Why do some scientists want to scatter tubes throughout the open ocean?

Some scientists think ocean pipes could bring down carbon dioxide levels by stimulating upwelling.
Some scientists think ocean pipes could bring down carbon dioxide levels by stimulating upwelling.
HSW 2008

­It seems like global warming gets worse by the minute as every day brings news of ice shelves melting, coral reefs dying and sea levels rising. Meanwhile, the global population is at 6.7 billion and growing, and we continue to consume with abandon [source: U.S. Census Bureau]. Despite environmentalists' best efforts, it sometimes looks as though we're not going to able to save ourselves fast enough from the looming catastrophe that is climate change.

But if we can't do it ourselves, can we get the Earth to do it for us?

Advertisement

That's the basic premise behind one of the latest ideas to lower atmospheric carbon dioxide. Scientists suggest that by placing giant tubes in the oceans, we can encourage the natural process of upwelling, whereby cold, nutrient-rich water rises to the ocean surface and stimulates the growth of phytoplankton, or algae. The algae in turn consume large amounts of carbon dioxide for photosynthesis, lowering atmospheric levels of the greenhouse gas. Dimethyl sulfide produced in the process could also encourage the formation of clouds to reflect the sun's rays.

The vertical tubes wouldn't require any outside energy input, and would instead rely on the natural energy of wave motion to force water up their 656-foot (200-meter) length. A flap or valve at the bottom of each tube would keep the flow of water one-way. The idea is to place the tubes, which would probably be between 10 and 33 feet (3 and 10 meters) wide, approximately 1.2 miles (2 kilometers) apart and secure them using underwater tethers and surface buoys.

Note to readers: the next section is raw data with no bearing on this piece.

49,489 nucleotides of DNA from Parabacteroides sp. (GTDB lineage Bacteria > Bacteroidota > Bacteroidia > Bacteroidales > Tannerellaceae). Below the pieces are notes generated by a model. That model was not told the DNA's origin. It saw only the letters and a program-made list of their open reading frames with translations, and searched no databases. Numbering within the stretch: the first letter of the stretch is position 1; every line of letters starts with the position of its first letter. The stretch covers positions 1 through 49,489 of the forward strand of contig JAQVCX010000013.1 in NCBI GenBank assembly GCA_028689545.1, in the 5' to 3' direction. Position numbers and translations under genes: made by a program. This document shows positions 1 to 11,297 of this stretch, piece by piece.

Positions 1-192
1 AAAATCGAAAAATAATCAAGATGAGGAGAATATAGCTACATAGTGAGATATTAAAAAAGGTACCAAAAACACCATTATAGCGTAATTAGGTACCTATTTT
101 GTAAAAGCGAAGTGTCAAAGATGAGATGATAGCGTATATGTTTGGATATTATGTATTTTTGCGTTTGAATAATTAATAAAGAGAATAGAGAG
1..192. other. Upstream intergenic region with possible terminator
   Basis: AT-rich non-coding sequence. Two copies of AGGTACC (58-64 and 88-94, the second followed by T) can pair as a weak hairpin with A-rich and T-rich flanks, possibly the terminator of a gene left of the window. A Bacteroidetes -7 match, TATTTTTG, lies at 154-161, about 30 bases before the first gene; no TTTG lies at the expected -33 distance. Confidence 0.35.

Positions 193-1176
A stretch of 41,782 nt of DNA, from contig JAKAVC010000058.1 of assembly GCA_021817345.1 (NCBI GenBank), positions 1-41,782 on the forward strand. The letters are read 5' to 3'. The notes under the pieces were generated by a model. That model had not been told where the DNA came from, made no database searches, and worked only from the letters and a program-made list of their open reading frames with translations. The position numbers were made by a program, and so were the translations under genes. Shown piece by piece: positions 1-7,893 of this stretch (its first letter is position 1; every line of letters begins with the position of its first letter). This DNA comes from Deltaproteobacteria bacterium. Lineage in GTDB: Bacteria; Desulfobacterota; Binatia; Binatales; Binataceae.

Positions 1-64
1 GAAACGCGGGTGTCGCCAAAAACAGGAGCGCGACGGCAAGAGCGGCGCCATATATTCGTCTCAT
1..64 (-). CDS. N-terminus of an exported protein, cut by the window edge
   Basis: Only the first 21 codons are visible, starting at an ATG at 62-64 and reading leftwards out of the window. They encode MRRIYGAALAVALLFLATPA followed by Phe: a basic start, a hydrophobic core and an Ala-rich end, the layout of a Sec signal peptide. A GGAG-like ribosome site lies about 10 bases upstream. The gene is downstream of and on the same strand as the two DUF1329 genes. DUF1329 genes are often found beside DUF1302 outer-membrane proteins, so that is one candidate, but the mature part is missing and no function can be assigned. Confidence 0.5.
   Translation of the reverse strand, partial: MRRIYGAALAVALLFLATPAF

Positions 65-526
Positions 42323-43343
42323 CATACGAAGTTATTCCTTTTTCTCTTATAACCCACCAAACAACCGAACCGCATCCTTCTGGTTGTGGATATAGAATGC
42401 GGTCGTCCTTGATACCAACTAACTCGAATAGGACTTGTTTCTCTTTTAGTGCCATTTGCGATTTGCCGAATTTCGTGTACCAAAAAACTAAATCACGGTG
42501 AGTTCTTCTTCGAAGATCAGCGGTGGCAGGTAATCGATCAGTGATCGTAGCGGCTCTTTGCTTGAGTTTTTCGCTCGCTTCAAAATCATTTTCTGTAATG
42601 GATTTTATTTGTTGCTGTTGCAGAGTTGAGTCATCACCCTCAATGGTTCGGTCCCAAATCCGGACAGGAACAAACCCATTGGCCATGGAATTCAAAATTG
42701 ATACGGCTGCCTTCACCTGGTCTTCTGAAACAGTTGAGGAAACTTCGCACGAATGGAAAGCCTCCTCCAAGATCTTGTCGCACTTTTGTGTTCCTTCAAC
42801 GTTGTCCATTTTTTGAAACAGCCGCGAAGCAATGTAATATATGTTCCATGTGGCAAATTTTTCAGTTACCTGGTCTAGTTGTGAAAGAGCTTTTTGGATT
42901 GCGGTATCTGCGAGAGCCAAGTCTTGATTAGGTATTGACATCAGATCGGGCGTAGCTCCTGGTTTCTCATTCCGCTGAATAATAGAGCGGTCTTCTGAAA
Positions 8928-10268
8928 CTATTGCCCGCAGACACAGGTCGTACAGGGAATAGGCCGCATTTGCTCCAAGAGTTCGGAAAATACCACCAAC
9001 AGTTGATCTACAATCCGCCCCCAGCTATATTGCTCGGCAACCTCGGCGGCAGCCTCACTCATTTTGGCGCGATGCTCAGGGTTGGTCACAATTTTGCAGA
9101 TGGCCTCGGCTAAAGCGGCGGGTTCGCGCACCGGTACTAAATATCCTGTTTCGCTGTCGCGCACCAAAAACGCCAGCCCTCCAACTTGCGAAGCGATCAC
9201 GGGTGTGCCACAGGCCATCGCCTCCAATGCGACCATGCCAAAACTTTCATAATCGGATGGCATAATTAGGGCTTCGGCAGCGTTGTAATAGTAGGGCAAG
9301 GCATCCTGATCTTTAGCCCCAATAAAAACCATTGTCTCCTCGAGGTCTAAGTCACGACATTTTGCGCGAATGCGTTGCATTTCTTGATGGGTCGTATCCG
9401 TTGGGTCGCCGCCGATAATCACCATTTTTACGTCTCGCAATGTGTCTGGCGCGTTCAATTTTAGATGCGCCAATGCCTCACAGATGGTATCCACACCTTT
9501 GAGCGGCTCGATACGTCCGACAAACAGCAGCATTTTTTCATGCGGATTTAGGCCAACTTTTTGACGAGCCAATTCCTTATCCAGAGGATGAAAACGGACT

­Initial estimates indicate that with 10-foot (3-meter) waves, the 10-foot diameter tubes could cool an entire 1.5-square-mile (4-square-km) area that is 98 feet (30 meters) deep by one half degree (a 5 percent decrease in temperature) in one month. The uppermost ocean layer might see reductions of a few degrees more.

Furthermore, the nutrient-rich water would increase phytoplankton by more than 26,455 pounds (12,000 kg) leading to a drawdown of 1,711 pounds (776 kg) of carbon and a 265-pound (120-kg) increase in the amount of fish [source: Atmocean].

Beyond the effects on global temperature, the cooler ocean surface could also help to alleviate hurricane intensity. Current models show that since hurricane winds draw much of their energy from warm ocean surface waters, the cooler waters created by the ocean pipes could lower those winds by up to 15 percent, resulting in a 40 percent decrease in storm damages. One company's storm track analysis lead it to hypothesize that if the tubes had been in place 10 years ago, they could have reduced the impact of 84 percent of the hurricanes that hit the U.S. [source: Atmocean].

Right now, the ocean pipes are still in their initial testing phases, but the preliminary studies do show promise. So why are some people far from convinced? Find out why on the next page.

Ocean Pipe Problems: Pipe Busters

Increased ocean acidity can contribute to coral bleaching.
Increased ocean acidity can contribute to coral bleaching.
National Geographic/Getty Images

As nice as it would be to harness the energy of the ocean to do our dirty work for us, sometimes outsourcing can cause bigger problems than the ones it's intended to solve. That could very well be the case with ocean pipes, because while enhancing the ­Earth's natural carbon cycle could theoretically help to reduce levels of the gas, it could also cause several unintended consequences.